Ever wondered how bakeries get that great rise and crispy brown crust on their loaves? A lot of it has to do with the steam and temperature in their ovens, which are especially designed for baking bread and other baked goods. A domestic oven, on the other hand, is more of an all-rounder, and it can be difficult to mimic the conditions inside a bakery oven. Steam quickly escapes, causing the crust to dry out prematurely before the loaf has expanded fully, and it is difficult to get enough consistent heat to the loaf throughout the bake.
The best way to bake a loaf of bread therefore is in a Dutch oven. Let it warm up in the oven as you turn it on, remove it when you will insert the loaf, and close the lid before returning it to the oven. The cast iron radiates consistent heat to the loaf while the steam given off by the loaf during baking creates a humid atmosphere inside. You can remove the loaf towards the end of baking and stand it on an oven shelf, to allow the crust to crisp up fully and prevent the bottom from burning.
22. Dust your peel with rice flour
Want to bake your bread on a baking stone instead? You will need a “peel,” a flat board with a handle that is used to transfer the loaf to the baking stone. It is recommended to dust the peel with flour to allow the loaf to easily slide off onto the stone, but regular wheat flour is not always that effective. A great alternative is to use rice flour, which allows the loaf to slide much more easily, and doesn’t burn in the oven, giving the underside of the loaf a much cleaner appearance.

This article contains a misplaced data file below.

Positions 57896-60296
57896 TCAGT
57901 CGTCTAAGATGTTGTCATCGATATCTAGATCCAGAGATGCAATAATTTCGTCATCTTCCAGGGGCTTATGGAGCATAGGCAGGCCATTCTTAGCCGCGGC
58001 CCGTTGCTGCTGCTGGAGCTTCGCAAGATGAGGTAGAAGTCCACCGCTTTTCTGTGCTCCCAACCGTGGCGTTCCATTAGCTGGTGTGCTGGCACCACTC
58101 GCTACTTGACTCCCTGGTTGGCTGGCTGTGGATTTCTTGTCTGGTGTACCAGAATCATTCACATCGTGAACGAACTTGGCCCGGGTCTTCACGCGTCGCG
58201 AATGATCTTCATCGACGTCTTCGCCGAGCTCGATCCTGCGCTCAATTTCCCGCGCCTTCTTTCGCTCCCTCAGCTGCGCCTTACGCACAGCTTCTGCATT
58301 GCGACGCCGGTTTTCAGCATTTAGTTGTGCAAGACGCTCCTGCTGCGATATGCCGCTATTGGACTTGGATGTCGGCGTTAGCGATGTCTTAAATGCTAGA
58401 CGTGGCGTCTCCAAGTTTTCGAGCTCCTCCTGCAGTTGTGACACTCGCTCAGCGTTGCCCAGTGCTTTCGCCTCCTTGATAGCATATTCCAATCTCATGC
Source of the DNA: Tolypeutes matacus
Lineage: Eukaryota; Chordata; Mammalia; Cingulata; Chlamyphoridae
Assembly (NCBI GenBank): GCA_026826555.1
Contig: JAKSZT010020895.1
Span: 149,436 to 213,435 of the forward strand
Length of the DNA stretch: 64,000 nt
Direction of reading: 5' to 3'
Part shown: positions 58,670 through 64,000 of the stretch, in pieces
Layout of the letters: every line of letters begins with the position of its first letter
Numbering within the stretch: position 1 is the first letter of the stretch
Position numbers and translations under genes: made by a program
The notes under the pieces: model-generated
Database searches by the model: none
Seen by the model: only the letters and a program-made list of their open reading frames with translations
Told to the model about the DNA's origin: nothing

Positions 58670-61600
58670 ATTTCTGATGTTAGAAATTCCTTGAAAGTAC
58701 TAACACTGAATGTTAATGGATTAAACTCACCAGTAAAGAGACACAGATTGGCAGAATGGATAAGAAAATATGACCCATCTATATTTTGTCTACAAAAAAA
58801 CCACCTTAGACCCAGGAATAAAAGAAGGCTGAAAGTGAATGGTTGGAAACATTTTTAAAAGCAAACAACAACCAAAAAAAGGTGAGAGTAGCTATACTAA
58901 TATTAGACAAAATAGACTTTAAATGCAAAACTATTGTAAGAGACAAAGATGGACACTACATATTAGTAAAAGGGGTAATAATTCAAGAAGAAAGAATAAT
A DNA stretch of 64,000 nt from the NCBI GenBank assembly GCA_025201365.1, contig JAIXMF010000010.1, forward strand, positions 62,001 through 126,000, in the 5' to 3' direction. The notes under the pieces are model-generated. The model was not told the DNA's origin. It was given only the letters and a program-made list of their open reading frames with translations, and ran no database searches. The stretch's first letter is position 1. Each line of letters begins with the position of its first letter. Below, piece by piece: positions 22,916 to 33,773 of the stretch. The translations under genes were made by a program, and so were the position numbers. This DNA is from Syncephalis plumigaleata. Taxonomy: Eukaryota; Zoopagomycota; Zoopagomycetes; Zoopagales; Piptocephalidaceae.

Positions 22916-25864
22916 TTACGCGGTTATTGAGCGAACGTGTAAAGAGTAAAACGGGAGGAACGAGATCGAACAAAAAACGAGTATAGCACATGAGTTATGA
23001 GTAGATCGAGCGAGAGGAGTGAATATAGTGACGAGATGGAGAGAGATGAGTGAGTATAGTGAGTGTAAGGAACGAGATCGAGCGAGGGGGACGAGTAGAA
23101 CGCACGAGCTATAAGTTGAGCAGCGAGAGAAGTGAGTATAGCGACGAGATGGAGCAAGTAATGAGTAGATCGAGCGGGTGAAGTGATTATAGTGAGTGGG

23. Make sure the oven is the right temperature
The baking temperature can be critical. When baking bread, too low a temperature at the start of the bake will not allow the loaf to rise as well. Too high a temperature and you can burn your baked goods. Therefore make sure that the oven is fully heated before you start to bake, and keep the door closed! A lot of heat is lost when you open the door, so only do so if it is absolutely necessary.
The best way to ensure that you have the right temperature is to use a freestanding oven thermometer that you can place inside the oven. Unfortunately, the thermometers on domestic ovens are not always reliable, so having a separate one can be a good backup. The temperature inside the oven can also vary between the top and bottom and the front and back, so an oven thermometer will allow you to measure the temperature precisely where you will be doing your baking.
25. Let your products cool fully
While some baked goods like pies are best served warm, straight from the oven, others need to be cooled fully before they are cut or decorated. A cake should be fully cooled before you attempt to frost it, and bread should cool fully before it is sliced. Cutting bread while warm will damage its crumb, leaving a gummy texture on both the bread and your knife. If you have baked rye bread, then you will want to leave the loaf 24 hours before cutting it, as it needs time to mature. The crumb is still very wet, and steam will continue to be given off over the next several hours.
Use a cooling rack to ensure that your baked goods cool effectively and efficiently, and to prevent any build-up of moisture underneath.
With these tips and tricks, you’re well on your way to taking your baking to the next level!